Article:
The history of the U.S. dollar is a long and interesting one. Since the 1800s, the dollar has gradually become an international currency sought after by the international reserves of central banks and governments.

Sparked by a formal agreement after WWII known as the Bretton Woods System, the U.S. dollar was placed on a pedestal by the international financial system. As time progressed into the sixties and seventies, this system imploded due to the fiscal growth of other countries and an increase in deficits in the US. However, the dollar continued to reign supreme with "reserve-currency status" amongst a group of underperforming currencies worldwide.

In the mid 90's, the Federal Reserve Bank was forced to intervene in the currency markets and strengthen the dollar because of its troubling weakness at the time. In recent years, the strength of the U.S. dollar has given ground to other currencies like the Euro and Yen, but still serves as a key barometer of our nation's economic and financial health.

The dollar typically gains strength on negative economic news, as investors tend to avoid assets that depend on economic growth and seek the safe haven in the greenback. With the disappointing U.S. consumer data presented last week, this trend surprisingly did not occur. With the Federal Reserve Bank pumping more money into our struggling economy, the dollar has become so soft, that investors appear to be losing the faith they once had in this financial security blanket.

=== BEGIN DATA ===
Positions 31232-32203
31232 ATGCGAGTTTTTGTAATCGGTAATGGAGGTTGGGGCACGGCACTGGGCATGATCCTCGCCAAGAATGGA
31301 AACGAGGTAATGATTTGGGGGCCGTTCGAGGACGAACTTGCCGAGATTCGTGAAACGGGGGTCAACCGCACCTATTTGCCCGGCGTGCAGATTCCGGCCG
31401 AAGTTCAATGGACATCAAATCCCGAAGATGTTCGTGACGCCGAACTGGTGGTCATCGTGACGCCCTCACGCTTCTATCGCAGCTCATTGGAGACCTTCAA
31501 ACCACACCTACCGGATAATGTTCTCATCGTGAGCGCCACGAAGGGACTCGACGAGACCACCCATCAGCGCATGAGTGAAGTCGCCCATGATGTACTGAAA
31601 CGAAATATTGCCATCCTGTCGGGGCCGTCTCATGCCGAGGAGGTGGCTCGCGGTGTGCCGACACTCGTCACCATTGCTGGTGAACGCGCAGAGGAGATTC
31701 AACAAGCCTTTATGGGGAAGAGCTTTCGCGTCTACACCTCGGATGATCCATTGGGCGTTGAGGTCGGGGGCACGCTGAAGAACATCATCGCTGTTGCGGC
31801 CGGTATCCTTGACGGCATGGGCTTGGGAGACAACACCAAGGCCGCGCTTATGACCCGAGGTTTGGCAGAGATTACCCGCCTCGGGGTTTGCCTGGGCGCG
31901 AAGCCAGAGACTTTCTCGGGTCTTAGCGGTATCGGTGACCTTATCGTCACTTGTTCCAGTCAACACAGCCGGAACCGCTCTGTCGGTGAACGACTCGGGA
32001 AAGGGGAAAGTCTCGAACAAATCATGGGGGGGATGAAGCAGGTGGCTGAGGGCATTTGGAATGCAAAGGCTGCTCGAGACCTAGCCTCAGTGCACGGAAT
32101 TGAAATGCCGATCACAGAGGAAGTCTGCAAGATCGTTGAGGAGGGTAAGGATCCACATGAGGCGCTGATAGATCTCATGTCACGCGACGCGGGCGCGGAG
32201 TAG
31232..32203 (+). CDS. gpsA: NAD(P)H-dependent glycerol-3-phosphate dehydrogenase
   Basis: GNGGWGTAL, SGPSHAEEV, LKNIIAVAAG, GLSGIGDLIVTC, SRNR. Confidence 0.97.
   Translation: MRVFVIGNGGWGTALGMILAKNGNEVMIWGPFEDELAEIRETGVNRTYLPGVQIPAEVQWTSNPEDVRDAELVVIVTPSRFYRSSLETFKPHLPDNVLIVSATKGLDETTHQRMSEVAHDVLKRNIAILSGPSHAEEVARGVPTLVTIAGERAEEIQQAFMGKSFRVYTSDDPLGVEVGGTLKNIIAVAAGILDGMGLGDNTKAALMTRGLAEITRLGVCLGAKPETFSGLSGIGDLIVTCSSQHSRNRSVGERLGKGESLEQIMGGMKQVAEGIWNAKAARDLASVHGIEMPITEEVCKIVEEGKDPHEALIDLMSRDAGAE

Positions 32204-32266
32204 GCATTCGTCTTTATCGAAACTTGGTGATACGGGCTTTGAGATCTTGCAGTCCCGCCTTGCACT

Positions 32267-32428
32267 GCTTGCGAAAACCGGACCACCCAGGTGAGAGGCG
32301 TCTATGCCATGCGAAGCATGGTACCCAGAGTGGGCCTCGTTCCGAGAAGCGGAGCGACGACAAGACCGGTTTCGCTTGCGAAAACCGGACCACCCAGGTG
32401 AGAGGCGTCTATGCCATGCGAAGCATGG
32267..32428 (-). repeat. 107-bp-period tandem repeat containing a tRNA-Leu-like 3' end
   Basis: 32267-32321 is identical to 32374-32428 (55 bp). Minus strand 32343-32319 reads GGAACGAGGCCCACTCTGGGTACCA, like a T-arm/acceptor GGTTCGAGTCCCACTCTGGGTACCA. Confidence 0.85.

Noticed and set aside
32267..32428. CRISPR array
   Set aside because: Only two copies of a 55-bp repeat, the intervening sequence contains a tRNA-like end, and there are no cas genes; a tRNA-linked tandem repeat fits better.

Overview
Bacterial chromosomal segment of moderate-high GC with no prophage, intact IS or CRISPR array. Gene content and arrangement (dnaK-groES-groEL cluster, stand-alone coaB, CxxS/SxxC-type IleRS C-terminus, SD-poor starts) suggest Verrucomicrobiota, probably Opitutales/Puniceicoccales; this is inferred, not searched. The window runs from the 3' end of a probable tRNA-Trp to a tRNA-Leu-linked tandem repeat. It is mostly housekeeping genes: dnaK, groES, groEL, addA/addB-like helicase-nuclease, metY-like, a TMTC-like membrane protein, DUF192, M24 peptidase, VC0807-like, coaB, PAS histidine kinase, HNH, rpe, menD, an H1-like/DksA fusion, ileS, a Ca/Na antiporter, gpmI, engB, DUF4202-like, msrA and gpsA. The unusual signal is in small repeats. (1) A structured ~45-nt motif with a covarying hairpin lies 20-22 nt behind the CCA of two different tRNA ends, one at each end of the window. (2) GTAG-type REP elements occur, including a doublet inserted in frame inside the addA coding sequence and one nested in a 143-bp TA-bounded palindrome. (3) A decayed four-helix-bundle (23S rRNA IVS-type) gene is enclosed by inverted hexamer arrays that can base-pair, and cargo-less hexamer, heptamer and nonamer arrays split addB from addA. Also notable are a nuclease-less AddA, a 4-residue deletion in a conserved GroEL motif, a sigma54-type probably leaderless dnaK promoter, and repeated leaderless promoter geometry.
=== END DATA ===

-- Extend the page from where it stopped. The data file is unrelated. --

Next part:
The Strong Dollar Policy

As you may be aware, a weak dollar causes higher prices for imported goods, drives Treasury rates higher, makes your vacations in Europe cost much more, and negatively affects mortgage rates. The "Strong Dollar Policy" was formulated in 1995 to serve as a beacon of positive hope for investors. It was used as a calming agent for investors who were rattled by the sell-off occurring the previous year and the concurrent all time lows of the greenback. In essence, it behooved the Treasury Department officials to look the public in the eye and recite the mantra that the U.S supports a strong dollar for the purpose of instilling confidence in its currency and to show our national pride.

The U.S. government often tries to have its cake and eat it too when it comes to its "Strong Dollar Policy." A weaker dollar has certain advantages like stimulating economic growth, exports, and foreign investments in our country. Therefore, this current flood of stimulus money being injected into our present day economy serves to help us only in the short run, and may cost us greatly in the longer term.

A present day cost of a weaker dollar compared to the euro is that we are in essence, hampering the economic rebuilding process in foreign countries that rely on selling us products. In order to "act as if" we are team players and to create the image that we are globally focused on other's economic well being, our officials continue to publicly announce that they are focused on maintaining a strong dollar, but our actions don't appear to match our words.